Transportation Services staff receive many requests to address speed and traffic safety issues on local and collector roadways in the City of Brantford. In some cases, the installation of traffic control devices (i.e. all way stops) and/or parking control does not resolve the issues, and in some cases, leads to less respect for traffic controls, speeding between stop signs, and traffic diverting to alternative roadways.
As a result, some residents have requested that the City of Brantford investigate the installation of traffic calming devices to address the traffic behaviour. The Institute of Transportation Engineers (ITE) Subcommittee on Traffic Calming (1997) defines traffic calming devices as follows:
“The combination of mainly physical measures that reduce the negative affects of motor vehicle use, alter driver behaviour, and improve conditions for non-motorized street users”.
Brantford residents have shown an increased interest for traffic calming devices to address speed and traffic issues. On June 12, 2006, the Stronger City of Toronto for a Stronger Ontario Act, 2006 (City of Toronto Act) received royal assent. With the passing of the City of Toronto Act the Environmental Assessment Act (EA Act) was amended and now it explicitly states that traffic calming is not subject to the EA Act. Therefore, the installation of traffic calming devices no longer requires the completion of a "Municipal Class Environmental Assessment," which makes the planning process for traffic calming measures less time consuming for staff and more effective for local residents. Community involvement is still a key part of the traffic calming study, however contact with outside agencies and the general public not directly affected by the traffic calming measures would not be required.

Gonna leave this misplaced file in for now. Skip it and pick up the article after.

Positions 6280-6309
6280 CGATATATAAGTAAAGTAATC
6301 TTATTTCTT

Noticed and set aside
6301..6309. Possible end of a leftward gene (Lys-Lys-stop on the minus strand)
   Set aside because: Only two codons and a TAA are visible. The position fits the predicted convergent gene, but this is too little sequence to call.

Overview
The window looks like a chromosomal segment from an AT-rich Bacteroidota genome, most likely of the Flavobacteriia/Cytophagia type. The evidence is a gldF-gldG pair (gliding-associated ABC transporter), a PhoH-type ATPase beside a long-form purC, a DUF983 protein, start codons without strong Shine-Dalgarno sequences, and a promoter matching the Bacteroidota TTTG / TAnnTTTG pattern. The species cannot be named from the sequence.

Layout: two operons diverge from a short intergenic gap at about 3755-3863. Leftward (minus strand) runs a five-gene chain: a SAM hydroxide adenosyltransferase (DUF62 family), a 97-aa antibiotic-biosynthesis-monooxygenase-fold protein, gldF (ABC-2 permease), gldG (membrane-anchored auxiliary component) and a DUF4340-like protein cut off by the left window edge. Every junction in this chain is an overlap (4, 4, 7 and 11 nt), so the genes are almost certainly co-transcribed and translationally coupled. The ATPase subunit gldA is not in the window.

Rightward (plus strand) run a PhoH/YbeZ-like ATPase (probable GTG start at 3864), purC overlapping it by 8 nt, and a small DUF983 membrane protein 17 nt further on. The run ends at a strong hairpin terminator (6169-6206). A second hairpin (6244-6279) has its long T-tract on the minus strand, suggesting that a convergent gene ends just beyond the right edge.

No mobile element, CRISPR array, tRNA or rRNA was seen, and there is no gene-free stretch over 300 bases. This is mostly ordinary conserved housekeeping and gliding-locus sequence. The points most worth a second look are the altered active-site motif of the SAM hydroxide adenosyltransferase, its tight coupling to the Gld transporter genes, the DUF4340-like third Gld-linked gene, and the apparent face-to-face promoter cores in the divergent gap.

The following process will be followed in order for the City of Brantford to consider the implementation of traffic calming measures on any particular street:
a) A request is received in writing by the Transportation Services Department identifying the subject area and contact person(s). The Request for Traffic Calming Form is provided below.
b) Transportation Services staff investigate the request and conclude that the area meets all the following traffic calming criteria outlined in the Traffic Calming Policy:
- Street must have a classification of residential local or collector;
- The posted speed limit on the street must be 50 kph or less;
- Roadway must be more than 300 meters in length;
- Other less intrusive measures have been investigated/implemented and found to be ineffective (public education, enforcement , signing);
- Must have adequate sight distance for proposed design speed.
c) A traffic calming study is conducted for the subject site to determine the severity of the issues based on vehicle speed, volume and collision history. If the severity score is six (6) or more, the street will be considered a candidate for traffic calming measures.
d) A survey of the residents on the street where traffic calming is proposed will be conducted to determine the support for traffic calming measures. A simple majority of fifty-one percent (51%) will be required to proceed to the next step. If a majority of the residents do not support the measures, then a request for traffic calming on this street will not be considered for at least three (3) years.
e) The residents and Ward Councillors will be advised of the results of the survey. A positive residential response will result in a report being prepared for City Council that recommends that staff develop a preferred plan after an evaluation of the impacts related to the installation of traffic calming. Consultation with the affected residents by way of a pubic meeting is included in the step.
f) After consultation with the public, a second report will be prepared for City Council's approval for the preferred traffic calming plan. The report will identify the cost of improvements, sources of funding and schedule for construction. If more than one project has the same severity score, a priority ranking will be applied based on speed, volume, roadside environment and collision history.
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